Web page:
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ABSTRACT: Four decades ago, survival of patients with acute leukemia was brief at any age. Since 1950, survival of children has increased remarkably but has changed little for the elderly. The nature and magnitude of this age difference in survival are not understood. Median survival was determined in 2364 Kansas residents diagnosed with acute leukemia from 1947 until 1990. Of this number, 1032 had acute lymphocytic leukemia and 1227 had acute myelocytic leukemia diagnosed between 1950 and 1989. These patients were stratified by age and decade of diagnosis. Survival was computed by life-table analysis with significance determined by log-rank, Wilcoxon, and Fisher exact tests. During the 40 years of the study, highly significant increases occurred in median survivals for all groups with either acute lymphocytic leukemia or acute myelocytic leukemia occurring in patients younger than 60 years of age (P < 0.0001 for some age groups), but no significant increases for those 61 to 80 years of age and those 81 years of age and older. Viewed in another dimension, for each decade from the 1960s to the present in acute lymphocytic leukemia and from the 1970s to the present in acute myelocytic leukemia, age at diagnosis was inversely correlated with median survival in a highly significant manner (P < 0.001). Increasing age is inversely related to survival in patients with acute leukemia. The lack of significant improvement in median survival in the last 40 years for those older than 60 years of age stands in stark contrast to the remarkable improvement for younger patients. Acute leukemia in older patients demands new and probably different therapeutic strategies.Cancer 09/1993; 72(5):1602-6. · 5.20 Impact Factor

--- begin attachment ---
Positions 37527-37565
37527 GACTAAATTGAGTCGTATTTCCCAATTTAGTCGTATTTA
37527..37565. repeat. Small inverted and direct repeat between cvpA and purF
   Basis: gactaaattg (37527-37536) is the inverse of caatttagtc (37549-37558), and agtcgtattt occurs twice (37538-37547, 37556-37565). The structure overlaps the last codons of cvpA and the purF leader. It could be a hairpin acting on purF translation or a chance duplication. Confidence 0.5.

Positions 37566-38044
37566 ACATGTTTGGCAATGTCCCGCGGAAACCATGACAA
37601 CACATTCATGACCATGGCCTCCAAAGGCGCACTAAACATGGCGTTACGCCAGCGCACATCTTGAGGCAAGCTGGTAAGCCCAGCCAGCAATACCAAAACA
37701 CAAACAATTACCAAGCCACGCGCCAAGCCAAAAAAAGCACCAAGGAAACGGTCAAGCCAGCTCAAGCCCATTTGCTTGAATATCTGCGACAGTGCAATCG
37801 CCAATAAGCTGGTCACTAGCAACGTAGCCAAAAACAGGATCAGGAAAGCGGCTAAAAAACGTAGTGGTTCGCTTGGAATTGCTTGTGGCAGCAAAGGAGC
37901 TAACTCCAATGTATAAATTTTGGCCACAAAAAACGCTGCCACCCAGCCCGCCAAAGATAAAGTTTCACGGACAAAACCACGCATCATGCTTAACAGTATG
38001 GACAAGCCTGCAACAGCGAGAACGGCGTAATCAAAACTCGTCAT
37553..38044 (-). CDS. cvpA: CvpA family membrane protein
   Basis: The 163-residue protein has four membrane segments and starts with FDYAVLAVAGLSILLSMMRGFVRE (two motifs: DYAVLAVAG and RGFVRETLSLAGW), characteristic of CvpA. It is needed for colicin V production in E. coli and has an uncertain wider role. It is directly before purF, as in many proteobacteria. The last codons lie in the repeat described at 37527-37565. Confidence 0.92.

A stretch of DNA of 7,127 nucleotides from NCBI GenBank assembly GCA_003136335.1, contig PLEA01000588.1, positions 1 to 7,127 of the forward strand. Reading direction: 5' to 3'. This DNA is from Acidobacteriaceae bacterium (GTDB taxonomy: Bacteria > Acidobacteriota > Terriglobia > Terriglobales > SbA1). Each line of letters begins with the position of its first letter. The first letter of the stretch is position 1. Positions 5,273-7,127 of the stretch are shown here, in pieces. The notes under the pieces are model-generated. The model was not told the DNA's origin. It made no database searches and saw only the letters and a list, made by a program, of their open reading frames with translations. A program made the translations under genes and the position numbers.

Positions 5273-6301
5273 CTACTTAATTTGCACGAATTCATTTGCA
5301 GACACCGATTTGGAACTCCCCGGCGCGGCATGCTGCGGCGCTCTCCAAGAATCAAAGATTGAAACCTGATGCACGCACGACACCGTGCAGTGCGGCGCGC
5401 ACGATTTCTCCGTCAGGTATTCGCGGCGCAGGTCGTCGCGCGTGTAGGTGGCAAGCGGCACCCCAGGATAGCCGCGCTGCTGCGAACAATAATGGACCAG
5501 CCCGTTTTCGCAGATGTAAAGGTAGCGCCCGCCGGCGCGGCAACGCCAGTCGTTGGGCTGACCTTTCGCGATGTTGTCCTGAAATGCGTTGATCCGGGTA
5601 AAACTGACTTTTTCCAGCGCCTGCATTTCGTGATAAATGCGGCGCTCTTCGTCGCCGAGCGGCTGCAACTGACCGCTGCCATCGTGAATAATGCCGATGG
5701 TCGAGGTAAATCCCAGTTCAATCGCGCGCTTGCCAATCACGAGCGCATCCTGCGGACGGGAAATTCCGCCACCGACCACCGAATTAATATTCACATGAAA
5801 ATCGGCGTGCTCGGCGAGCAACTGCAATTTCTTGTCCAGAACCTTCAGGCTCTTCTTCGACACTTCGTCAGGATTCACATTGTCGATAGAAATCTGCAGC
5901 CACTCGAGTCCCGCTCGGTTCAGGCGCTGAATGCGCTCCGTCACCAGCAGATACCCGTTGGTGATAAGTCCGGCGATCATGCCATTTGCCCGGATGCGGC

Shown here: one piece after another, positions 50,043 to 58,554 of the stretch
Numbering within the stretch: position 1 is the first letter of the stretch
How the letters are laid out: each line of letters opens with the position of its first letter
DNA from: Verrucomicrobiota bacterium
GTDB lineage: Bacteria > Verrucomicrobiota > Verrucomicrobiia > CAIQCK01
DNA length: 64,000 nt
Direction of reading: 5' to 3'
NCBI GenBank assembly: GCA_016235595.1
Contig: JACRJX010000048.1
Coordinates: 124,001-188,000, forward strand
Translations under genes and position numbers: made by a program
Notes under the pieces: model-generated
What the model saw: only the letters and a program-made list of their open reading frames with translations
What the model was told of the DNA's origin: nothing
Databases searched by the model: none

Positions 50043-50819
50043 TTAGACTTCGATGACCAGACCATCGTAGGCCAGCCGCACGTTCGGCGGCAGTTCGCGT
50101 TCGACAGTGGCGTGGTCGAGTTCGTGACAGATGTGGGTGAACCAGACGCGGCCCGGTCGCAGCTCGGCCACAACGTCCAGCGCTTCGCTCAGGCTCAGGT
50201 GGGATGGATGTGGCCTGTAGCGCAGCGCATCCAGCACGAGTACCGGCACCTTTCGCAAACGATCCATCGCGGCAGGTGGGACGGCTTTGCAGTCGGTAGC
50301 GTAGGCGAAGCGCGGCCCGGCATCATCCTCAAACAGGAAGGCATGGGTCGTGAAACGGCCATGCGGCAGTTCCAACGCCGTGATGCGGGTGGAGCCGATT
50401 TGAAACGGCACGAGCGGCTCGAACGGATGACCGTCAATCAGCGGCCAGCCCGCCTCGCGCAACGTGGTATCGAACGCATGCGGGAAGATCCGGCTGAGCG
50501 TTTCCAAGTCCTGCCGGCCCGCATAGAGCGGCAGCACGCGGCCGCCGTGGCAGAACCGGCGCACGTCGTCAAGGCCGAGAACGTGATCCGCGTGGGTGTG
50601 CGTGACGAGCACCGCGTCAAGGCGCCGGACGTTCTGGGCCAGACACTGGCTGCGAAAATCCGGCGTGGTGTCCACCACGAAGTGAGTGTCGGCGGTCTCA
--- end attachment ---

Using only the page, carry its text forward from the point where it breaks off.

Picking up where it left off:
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ABSTRACT: This study was designed to clarify what differences the last 25 years have made in surgical results for patients with hepatocellular carcinoma (HCC). We examined results for 716 hepatectomized patients in four treatment eras: first era (1973-1980; n = 58), second era (1981-1985; n = 155), third era (1986-1990; n = 243), and fourth era (1991-1997; n = 260). Patient background, tumor characteristics, type of hepatectomy, treatment for intrahepatic recurrences, and surgical results in the four eras were compared by univariate analysis to clarify the factors that have contributed to or impeded progress in the surgical treatment of HCC. Although there were no significant chronological differences in liver pathology and surgical resectability, operative mortality was reduced to 2% in the fourth era, from 29% in the first era. With an increasing proportion of early-stage HCCs (TNM, stages I and II), the cumulative survival rate at 5 years improved in the course of the eras in our overall population of patients (12%, 31%, 38%, and 51%, respectively, for the first, second, third, and fourth eras) and in a subset of the population divided according to tumor stage. Also, we found a chronological improvement in the survival rate at 3 years after intrahepatic recurrence (10%, 28%, 36%, and 44%, respectively in the first second, third, and fourth eras). This improvement was associated with the establishment of an early detection program for intrahepatic recurrences. However, the recurrence rate was similar in any subset of the population through the four eras. Although this univariate study could not determine independent factors that contributed to the chronological progress in results for HCC surgery in the four eras, it is conceivable that the establishment of indication criteria for hepatectomy, an early detection program for primary and recurrent lesions, and the introduction of multimodal treatment for recurrence were contributory factors in this improvement. A strategy for alleviating the frequent recurrences originating from posthepatectomy metachronous carcinogenesis remains to be established.Journal of Gastroenterology 02/2000; 35(8):613-21. · 3.79 Impact Factor